The anus is the opening through which faeces are expelled. Just inside the anus are a number of small glands that make mucus. Sometimes, these glands get clogged and can become infected, leading to an abscess. This abscess can tunnel out through a separate opening in the skin. This abnormal communication between the anus and the skin is called an anal fistula.
We can usually diagnose an anal fistula by examining the area around the anus. In many cases, there will be drainage from the external opening. Some fistulas may not be visible on the skin’s surface. We may order an ultrasound or MRI to get a better view of the fistula. Sometimes your surgeon will need to examine you in the operating room to diagnose the fistula.
Surgery is almost always necessary to cure an anal fistula. The goal of the surgery is to cure the fistula while preserving the anal sphincter function. The choice of operation depends on the anatomy of the fistula.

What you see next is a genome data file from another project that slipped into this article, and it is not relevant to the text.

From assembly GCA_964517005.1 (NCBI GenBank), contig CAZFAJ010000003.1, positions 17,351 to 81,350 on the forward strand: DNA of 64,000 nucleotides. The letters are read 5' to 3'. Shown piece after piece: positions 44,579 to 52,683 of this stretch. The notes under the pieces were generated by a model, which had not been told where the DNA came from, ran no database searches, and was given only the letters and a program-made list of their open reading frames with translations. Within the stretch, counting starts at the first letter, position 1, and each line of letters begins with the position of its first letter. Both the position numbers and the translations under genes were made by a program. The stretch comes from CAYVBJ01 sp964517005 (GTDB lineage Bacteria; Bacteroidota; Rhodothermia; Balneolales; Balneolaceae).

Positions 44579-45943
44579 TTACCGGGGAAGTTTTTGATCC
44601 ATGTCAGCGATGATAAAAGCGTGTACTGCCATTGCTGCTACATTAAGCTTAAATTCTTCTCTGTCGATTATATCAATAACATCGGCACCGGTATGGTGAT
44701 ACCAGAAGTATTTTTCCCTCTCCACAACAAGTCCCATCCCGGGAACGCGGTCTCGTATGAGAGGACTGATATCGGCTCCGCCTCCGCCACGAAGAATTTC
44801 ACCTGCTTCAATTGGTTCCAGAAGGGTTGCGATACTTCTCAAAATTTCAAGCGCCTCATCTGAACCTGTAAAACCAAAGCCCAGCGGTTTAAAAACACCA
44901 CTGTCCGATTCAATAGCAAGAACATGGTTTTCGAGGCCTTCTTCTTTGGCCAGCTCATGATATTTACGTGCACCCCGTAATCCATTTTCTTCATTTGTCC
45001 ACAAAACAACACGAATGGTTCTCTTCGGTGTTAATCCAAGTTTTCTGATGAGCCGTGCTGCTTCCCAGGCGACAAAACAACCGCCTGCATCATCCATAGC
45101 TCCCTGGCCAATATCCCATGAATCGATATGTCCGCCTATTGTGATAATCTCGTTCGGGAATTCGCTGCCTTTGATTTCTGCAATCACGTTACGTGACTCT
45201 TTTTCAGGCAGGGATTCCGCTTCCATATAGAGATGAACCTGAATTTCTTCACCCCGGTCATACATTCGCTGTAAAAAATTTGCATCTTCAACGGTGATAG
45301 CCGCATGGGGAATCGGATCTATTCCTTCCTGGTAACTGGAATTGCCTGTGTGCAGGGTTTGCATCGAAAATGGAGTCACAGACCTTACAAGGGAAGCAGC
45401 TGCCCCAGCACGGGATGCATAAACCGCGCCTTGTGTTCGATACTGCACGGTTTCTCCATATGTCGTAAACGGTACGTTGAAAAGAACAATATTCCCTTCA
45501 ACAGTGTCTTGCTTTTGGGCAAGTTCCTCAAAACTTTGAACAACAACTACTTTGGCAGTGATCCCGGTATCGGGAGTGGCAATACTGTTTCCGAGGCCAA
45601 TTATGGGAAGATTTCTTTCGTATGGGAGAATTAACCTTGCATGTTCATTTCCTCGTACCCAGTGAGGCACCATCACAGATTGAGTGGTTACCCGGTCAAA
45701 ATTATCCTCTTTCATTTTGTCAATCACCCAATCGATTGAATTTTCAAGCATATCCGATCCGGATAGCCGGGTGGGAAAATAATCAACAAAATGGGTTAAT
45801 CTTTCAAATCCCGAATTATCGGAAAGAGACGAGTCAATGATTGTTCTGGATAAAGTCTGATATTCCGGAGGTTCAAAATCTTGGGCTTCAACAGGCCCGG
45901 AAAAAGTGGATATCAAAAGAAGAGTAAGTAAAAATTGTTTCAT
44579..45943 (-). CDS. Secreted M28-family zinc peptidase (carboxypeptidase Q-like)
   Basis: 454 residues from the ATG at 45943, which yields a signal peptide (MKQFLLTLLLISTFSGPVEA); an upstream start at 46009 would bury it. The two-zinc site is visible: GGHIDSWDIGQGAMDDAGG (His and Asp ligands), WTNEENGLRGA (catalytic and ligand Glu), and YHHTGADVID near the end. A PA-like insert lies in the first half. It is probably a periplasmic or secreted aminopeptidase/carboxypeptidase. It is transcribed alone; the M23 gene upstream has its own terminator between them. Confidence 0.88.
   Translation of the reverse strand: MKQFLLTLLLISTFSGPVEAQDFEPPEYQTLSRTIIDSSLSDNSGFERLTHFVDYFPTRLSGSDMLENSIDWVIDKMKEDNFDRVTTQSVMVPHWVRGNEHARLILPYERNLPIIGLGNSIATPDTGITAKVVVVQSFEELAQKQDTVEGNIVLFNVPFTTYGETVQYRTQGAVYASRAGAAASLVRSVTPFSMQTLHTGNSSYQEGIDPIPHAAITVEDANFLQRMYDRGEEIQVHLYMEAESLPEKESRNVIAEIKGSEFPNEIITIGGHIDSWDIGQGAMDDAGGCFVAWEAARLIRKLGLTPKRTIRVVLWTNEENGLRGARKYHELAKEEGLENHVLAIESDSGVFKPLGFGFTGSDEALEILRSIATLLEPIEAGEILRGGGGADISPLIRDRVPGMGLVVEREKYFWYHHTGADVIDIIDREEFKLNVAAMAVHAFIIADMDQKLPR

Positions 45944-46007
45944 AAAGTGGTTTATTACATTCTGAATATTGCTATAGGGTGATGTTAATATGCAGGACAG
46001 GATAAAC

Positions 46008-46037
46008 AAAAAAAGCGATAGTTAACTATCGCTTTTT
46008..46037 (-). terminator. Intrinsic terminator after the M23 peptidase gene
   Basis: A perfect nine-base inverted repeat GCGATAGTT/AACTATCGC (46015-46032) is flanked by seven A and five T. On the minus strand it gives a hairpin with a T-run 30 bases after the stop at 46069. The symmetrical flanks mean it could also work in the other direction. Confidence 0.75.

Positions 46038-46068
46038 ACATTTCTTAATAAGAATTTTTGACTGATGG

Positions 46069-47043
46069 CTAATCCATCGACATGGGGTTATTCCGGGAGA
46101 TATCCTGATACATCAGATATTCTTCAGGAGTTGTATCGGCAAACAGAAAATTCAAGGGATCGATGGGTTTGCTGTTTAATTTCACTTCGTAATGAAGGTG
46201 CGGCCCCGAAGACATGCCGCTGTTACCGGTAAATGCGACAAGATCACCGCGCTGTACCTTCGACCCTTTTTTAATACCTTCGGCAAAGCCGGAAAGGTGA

- Fistulotomy, Fistulectomy with Sphincter Repair
- Ligation of Intersphincteric Fistula Tract (LIFT)
- Mucosal Advancement Flap
- Video-Assisted Anal Fistula Treatment (VAAFT)
After the operation, you have to soak the surgical site a warm bath (sitz bath) 3-4 times a day to keep it clean. Depending on the extent of the infection before the operation, you might need daily dressing changes for a few weeks. After a well-performed operation, the fistula is unlikely to come back.